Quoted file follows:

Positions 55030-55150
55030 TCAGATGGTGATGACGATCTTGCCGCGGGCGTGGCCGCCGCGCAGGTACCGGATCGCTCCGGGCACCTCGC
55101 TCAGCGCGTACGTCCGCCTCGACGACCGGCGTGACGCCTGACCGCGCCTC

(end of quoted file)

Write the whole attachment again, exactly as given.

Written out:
Positions 55030-55150
55030 TCAGATGGTGATGACGATCTTGCCGCGGGCGTGGCCGCCGCGCAGGTACCGGATCGCTCCGGGCACCTCGC
55101 TCAGCGCGTACGTCCGCCTCGACGACCGGCGTGACGCCTGACCGCGCCTC